Beate Conrad

Beate Conrad is of German origin and makes her home in Michigan, USA.  Her haiku and haiga have been awarded and appeared in a variety of print and online journals.  She creates haiku-related works combing visual arts and music.  She is editor of the International Haiku Magazine Chrysanthemum.

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Turn for Destiny
by Beate Conrad

It was the first time that they came by to play with their new comrade from school. He invited them in. The contents from the open cabinets were spread out all over the kitchen. An ironing board stood in the middle of the living room, where laundry had piled up in front of jam-packed bookshelves. The half open door to the master bedroom allowed a view of one small unmade bed, unwashed clothes, books, newspapers, and piles of paper.
Gently, he shoved his visitors into his exemplary room.

" ... yes, probably later, highly trained in Belgium ... group without borders, or whatever they call it these days", the elderly woman says. "You know, these people, who stand up against the biggest adversities in Africa — and who knows where else in the world — in order to help those in need and operate people who would die otherwise. But nobody knows for sure ..."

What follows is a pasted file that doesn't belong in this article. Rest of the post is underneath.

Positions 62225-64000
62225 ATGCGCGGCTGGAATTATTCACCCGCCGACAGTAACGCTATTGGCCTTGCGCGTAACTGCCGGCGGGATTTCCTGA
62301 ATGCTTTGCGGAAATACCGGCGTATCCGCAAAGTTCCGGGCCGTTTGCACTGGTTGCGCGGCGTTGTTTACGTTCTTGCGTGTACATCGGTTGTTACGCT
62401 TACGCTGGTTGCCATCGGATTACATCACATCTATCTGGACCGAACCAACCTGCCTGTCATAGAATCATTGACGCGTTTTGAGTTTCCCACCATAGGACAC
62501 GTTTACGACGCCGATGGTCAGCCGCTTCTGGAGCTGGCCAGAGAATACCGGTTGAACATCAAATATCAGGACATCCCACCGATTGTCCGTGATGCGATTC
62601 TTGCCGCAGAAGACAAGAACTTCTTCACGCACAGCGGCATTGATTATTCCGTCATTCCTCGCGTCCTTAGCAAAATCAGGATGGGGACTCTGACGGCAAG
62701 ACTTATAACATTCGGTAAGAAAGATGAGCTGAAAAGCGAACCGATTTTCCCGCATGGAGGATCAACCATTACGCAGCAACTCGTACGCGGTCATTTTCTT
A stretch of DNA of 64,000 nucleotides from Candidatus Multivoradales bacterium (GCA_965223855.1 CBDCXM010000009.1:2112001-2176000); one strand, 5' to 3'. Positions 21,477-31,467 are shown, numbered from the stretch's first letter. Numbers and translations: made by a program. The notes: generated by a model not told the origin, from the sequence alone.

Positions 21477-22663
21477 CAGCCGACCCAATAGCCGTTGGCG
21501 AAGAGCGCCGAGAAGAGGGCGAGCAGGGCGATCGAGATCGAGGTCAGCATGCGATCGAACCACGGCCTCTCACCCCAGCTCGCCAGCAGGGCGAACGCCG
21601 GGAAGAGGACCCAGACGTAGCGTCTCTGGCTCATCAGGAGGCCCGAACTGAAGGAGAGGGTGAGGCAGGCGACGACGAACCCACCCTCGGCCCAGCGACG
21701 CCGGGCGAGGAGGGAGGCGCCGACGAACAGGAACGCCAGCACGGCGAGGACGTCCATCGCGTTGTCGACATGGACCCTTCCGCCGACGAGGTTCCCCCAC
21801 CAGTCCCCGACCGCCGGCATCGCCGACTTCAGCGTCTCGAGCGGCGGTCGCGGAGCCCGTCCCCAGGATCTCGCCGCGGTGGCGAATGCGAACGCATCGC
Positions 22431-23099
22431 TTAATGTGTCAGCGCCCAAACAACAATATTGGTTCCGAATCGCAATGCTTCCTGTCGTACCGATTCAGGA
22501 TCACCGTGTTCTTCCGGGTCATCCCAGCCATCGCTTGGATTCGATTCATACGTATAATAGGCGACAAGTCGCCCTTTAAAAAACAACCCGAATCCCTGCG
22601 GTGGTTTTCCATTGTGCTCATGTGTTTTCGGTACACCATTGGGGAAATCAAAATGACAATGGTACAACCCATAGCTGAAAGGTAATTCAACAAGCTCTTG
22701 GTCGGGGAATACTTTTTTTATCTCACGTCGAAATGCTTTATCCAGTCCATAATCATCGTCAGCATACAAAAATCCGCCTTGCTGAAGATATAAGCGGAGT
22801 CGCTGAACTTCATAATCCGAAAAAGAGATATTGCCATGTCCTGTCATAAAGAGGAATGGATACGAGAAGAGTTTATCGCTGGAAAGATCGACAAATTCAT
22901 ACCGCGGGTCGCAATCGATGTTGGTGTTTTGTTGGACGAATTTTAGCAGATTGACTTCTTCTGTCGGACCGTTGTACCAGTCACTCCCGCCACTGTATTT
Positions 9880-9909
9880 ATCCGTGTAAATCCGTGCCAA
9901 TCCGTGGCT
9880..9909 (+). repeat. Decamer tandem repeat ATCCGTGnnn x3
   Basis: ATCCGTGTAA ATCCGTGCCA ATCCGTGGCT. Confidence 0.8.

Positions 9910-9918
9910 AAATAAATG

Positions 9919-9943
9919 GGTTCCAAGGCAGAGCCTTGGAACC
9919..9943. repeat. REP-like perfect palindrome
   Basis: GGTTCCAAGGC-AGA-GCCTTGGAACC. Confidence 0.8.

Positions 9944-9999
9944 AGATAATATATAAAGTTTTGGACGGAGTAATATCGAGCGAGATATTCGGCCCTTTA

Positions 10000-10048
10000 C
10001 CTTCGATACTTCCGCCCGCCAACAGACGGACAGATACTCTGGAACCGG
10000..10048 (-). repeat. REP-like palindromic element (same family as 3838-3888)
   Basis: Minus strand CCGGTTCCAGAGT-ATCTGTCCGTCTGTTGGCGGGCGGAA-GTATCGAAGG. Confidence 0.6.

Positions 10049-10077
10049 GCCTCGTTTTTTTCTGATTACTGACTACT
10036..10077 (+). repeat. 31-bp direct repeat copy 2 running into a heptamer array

The hairdresser dries her face and eyes with a few pats. "But they had him almost expelled from high school, right?" She is getting busy with comb and scissors.

A partly charred, old book lay on his desk. Soon after, his younger brother came home. Still out of breath, he handed him pump and bicycle keys.

"Well, from early on, he seemed to be a bit strange, running around barefoot even in late November, you know.  And he rambled a lot about some guy named Feuerbach. Or was it Rousseau?"
"Someone like him probably feels at home in the jungle", the hairdresser remarks. "I wonder what he might be doing these days?" She puts the scissors down.

On their way out, one of the group noted: "Some time you guys must clean up. Nobody can live in such a pigpen." "Tell my mom about it", the comrade laughed. Bawling they raced down the alley

Tornado warning.
Last year's leaves squeezed in front
of the basement.

"De Beata Vita"*

The clear voices of the choir reverberate from the vaulted ceilings of Saint Boniface: "Libera me ..." followed by a full baritone: "Libera eas de peonis ..."**
An animal baas in between.


"Mother has to soak and scrub him thoroughly, trim the white scruff, and stick him in a suit for once. It's gonna be all right, this wedding. He seems to have a few things, that is savings. His entire life he has been a farm laborer. He even slept next to the sheep in the barn. But what's most important, — as the eldest of five siblings she knows that."
"Simple is not simple at all", I heard me whisper and felt the frown of the choirmaster on me.


I carry the stray sheep and my memories with me to the nightly marketplace of a former farmers town, — my hometown in another life. Right behind the church the meadows stretch toward the river. So I amble across the new pedestrian bridge and further out

New Year's dream ...
The moon is carving faces
in the bog.

*De Beata Vita (Happiness) refers to Saint Augustine's philosophical treatise written in 386. It reflects the long lasting dialogue on life in search of happiness.
**  free me ... free us from punishment